UC San Diego study finds dogs can feel jealousy

Study hopes to learn more about jealousy in humans

SAN DIEGO - A UC San Diego researcher has discovered that dogs can feel jealous, just like humans.

"They're socially bonded with others.They have a long co-evolution with humans and they're cognitively really sophisticated," said UCSD psychology professor Christine Harris.

She says we can learn a lot from them when it comes to studying jealousy in people.

"Jealousy is the cause of a lot of human grief," said Harris.

She studied 36 dogs.

"So in humans, we define jealousy as involving a social triangle … so the self, the loved one and a rival," said Harris.

She gave the dog owners a stuffed toy dog and asked the owners to pay attention to the toy instead of their dog to see what would happen.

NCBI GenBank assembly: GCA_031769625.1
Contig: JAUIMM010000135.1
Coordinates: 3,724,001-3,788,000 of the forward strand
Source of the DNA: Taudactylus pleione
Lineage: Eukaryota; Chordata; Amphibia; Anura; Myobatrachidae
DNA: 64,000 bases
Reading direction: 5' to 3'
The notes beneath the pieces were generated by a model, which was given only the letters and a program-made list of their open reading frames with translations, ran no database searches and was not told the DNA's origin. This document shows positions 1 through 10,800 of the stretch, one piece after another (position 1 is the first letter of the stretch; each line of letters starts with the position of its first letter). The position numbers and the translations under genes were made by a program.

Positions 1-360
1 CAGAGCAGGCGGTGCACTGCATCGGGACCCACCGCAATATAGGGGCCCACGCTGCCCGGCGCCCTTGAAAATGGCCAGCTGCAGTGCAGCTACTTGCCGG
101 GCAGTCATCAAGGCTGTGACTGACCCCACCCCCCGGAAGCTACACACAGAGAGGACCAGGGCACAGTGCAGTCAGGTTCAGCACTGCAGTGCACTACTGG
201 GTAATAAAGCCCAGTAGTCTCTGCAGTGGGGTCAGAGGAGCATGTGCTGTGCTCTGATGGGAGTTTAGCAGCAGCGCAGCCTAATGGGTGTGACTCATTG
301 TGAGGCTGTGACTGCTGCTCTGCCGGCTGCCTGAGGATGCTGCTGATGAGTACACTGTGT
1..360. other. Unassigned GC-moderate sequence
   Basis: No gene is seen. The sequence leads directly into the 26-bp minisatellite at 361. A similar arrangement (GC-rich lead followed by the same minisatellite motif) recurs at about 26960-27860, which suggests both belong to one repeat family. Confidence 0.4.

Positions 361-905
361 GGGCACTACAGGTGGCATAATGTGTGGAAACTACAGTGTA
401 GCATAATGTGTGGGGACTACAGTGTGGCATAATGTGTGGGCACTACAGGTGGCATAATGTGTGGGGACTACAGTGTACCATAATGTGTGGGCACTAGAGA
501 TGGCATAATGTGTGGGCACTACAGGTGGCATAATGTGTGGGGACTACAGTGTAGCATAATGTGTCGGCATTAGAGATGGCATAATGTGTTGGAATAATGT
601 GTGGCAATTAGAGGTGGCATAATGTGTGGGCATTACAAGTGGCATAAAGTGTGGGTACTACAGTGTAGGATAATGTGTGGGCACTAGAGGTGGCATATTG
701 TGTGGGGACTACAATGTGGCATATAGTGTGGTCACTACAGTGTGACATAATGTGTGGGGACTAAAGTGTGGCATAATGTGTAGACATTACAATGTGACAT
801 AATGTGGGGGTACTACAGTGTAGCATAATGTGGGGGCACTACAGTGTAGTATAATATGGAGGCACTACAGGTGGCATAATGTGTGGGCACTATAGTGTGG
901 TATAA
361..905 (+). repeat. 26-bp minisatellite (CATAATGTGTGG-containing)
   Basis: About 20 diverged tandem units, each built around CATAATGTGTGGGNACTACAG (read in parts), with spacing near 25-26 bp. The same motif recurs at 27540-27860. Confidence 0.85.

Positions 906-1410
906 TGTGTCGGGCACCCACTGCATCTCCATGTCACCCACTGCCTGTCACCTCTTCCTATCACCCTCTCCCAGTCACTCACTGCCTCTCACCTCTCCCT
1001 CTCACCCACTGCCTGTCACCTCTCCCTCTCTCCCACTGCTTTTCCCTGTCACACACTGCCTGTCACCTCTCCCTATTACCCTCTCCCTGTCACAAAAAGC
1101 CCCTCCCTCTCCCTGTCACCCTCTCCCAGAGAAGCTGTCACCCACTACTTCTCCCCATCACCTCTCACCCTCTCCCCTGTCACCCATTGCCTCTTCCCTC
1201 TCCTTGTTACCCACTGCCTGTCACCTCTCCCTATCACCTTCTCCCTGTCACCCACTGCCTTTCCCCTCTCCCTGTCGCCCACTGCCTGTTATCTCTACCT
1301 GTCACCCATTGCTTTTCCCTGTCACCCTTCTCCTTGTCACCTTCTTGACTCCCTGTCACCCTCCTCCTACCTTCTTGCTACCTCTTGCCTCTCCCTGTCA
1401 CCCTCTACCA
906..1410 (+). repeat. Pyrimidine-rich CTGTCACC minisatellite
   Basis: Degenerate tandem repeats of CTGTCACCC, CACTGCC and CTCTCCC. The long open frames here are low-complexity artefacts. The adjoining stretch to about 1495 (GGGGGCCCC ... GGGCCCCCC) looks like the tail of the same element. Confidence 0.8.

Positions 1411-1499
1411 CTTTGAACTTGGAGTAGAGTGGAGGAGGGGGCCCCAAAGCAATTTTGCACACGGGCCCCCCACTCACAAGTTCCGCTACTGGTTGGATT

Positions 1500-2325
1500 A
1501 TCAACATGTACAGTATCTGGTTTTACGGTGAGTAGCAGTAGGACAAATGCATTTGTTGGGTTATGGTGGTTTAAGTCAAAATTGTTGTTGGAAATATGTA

"They tried to get in between the owner and the dog," said Harris. "A majority of them pushed on the owner, which we think was trying to draw the owners' attention and a quarter of them aggressed against the stuffed dog."

That gave Harris key information.

"It weighs in on that this is probably an innate state," she said.

Harris says jealousy is not as unnatural as one might think.

"Having said that, it doesn't mean that people should go ballistic when they feel jealousy," she said.

10News wanted to know why such a prestigious university would spend so much time researching dogs.

"When I first got this idea of trying it with dogs, I was looking at homicide data and divorce rates due to jealousy and possible gender differences," Harris said.

As for the funding, Harris spent about $10 to buy the stuffed dog and the subjects were all volunteers.

"But it does give us a piece of information to help us understand a fundamentally important emotion," she said.

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